Steve King, a nine-term Republican congressman from Iowa, should have known better than to conflate Western civilization with white supremacy. In a recent interview with The New York Times, he put his foot in his mouth when he said, “White nationalist, white supremacist, Western civilization — how did that language become offensive?”
His subsequent observation concerning the record number of African Americans and women in the new, Democratic-controlled House of Representatives was equally objectionable. “You look over there and think the Democratic Party is no country for white men,” he said.
What was he thinking when he equated a great and enduring culture with a racist belief system that has caused so much misery and harm? Could he have been emboldened by the wave of right-wing populism that helped elect Donald Trump as president of the United States in 2016 and that has swept through Europe in the past few years?
And what was going through his mind when King suggested that Congress is strictly reserved for Caucasian males?
The answers to these questions are still murky. King, a politician who has made inappropriate and questionable comments about issues like immigration, did not offer an explanation about his misguided ideas or lame choice of words. Nor did he issue an apology after some of his fellow Republicans criticized him.
Claiming he was “simply an American nationalist,” King said he had merely raised a historical question about how the phrases “white nationalist” and “white supremacist” had entered the lexicon. Saying he regretted the “heartburn” he had inflicted on the country, his state and his constituents, King denied he was either a white nationalist or a white supremacist. “I reject those labels and the evil ideology they define,” he said in a transparent attempt to deflect attention away from his unacceptable comments.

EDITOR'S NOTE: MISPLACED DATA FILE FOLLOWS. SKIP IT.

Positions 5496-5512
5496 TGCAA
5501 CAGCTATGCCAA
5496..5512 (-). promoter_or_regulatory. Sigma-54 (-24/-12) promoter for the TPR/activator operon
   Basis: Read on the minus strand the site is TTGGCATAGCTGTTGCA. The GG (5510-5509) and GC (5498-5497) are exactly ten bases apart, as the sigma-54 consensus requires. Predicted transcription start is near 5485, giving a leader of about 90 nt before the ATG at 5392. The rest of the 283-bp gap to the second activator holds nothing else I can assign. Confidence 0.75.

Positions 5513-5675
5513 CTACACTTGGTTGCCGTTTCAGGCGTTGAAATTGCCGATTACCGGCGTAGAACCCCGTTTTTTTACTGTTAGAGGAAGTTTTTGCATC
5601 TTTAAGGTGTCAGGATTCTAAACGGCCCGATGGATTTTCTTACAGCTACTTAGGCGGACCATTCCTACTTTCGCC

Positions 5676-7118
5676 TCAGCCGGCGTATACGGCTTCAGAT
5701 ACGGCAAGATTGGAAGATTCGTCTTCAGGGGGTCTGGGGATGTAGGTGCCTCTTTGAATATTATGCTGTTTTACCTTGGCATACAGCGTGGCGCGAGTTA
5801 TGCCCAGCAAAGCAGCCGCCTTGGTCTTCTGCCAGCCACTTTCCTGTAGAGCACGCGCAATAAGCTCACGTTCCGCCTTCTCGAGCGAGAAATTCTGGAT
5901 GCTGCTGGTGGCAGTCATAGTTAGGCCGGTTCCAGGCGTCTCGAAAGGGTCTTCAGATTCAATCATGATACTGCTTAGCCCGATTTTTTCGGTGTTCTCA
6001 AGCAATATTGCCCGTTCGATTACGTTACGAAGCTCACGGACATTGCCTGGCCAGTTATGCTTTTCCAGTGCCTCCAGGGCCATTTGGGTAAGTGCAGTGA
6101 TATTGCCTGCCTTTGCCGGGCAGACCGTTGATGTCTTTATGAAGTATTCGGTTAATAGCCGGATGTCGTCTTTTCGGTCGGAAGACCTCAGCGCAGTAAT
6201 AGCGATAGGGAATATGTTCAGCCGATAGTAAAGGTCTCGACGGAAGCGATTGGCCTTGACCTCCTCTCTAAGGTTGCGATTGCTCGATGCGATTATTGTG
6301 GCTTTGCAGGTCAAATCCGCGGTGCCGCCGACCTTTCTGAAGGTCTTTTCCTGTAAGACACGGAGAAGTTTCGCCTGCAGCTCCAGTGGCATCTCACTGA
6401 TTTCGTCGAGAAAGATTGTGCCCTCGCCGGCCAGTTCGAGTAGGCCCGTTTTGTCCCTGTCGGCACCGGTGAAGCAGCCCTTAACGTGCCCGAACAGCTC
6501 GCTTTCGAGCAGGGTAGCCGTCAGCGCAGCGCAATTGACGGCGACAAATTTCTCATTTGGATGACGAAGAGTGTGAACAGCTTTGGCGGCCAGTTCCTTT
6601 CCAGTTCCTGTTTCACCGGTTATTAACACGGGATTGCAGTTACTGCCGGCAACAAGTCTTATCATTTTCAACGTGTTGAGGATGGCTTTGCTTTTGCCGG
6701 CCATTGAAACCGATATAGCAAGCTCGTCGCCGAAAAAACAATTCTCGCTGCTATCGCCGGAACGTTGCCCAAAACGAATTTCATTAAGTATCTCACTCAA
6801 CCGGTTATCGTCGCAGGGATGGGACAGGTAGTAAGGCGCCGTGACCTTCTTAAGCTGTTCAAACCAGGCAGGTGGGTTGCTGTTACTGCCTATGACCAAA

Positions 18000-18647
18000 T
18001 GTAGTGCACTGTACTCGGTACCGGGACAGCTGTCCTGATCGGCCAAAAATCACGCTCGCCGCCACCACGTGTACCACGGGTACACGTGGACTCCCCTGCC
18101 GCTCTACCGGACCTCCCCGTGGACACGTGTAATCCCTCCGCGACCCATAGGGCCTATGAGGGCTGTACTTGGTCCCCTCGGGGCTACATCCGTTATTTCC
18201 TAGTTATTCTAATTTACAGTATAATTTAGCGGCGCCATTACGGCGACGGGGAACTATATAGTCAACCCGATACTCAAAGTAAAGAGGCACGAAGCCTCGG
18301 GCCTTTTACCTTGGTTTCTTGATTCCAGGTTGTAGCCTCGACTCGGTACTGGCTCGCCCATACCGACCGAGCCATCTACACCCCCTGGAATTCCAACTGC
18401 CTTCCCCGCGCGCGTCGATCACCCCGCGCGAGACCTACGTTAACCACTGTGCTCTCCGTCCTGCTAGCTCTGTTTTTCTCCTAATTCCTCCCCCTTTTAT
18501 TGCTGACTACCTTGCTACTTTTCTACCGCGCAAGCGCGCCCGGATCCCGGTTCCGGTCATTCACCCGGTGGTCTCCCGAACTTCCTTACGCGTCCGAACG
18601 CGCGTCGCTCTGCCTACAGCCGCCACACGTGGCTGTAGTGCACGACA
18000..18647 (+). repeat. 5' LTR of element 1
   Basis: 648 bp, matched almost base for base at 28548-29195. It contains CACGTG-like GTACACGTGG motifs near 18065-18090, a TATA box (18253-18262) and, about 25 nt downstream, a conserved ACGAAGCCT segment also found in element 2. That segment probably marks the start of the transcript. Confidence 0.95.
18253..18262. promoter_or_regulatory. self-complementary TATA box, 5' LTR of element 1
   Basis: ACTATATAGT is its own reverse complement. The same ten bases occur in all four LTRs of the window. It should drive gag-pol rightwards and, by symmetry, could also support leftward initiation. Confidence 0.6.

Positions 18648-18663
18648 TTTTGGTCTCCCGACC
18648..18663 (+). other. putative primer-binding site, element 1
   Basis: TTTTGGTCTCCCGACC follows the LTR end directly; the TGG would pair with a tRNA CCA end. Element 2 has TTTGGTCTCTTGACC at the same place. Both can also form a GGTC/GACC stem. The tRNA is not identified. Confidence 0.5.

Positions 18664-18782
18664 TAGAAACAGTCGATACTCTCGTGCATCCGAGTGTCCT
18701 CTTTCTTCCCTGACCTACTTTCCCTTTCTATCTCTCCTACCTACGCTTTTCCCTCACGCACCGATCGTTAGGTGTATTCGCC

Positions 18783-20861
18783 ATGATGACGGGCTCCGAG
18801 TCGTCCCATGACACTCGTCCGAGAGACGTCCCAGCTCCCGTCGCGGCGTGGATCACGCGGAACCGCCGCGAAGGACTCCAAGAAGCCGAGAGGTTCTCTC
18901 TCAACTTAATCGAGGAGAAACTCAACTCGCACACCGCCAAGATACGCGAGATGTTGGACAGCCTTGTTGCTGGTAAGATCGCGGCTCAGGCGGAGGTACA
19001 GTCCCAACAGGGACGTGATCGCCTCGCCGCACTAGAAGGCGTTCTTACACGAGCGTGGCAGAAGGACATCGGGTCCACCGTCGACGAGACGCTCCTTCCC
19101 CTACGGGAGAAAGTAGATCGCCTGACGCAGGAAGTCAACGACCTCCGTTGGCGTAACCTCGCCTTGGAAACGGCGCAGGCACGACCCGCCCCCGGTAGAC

In all probability, King, an advocate of white identity politics, distanced himself from his noxious views only after he was subjected to a barrage of criticism from both Republics and Democrats.
Senate Majority Leader Mitch McConnell blasted King, calling his comments “unwelcome and unworthy of his elected position.” McConnell added, “If he doesn’t understand why ‘white supremacy’ is offensive, he should find another line of work.”
Kevin McCarthy, the Republican leader in the House of Representatives, denounced King in no uncertain terms. As he correctly put it, “Steve’s language is reckless (and) wrong and has no place in our society.”
Liz Cheney, the third highest ranking Republican in the House of Representatives, rightly condemned King’s remarks as “abhorrent and racist” and said they should have “no place in our national discourse.”
The Democratic Speaker of the House of Representatives, Nancy Pelosi, blasted King as well.
In the wake of their remarks, Republican leaders did the right thing and removed King from his seats on the judiciary, small business and agricultural committees.
King’s demotion, plus the unanimous condemnations of him in Congress, are heartening. It’s clear that King speaks only for himself and his narrow-minded sympathizers and that his execrable views are shared neither by the leadership nor the rank-and-file of the Republican and Democratic parties.
Yet Trump, who once boasted he has raised more funds for King than anyone else, has not called him out. Asked by reporters about the King affair, he replied weakly, “I haven’t been following it.” Since then, Trump, an obsessive tweeter, has remained deafeningly silent.
Shame on him.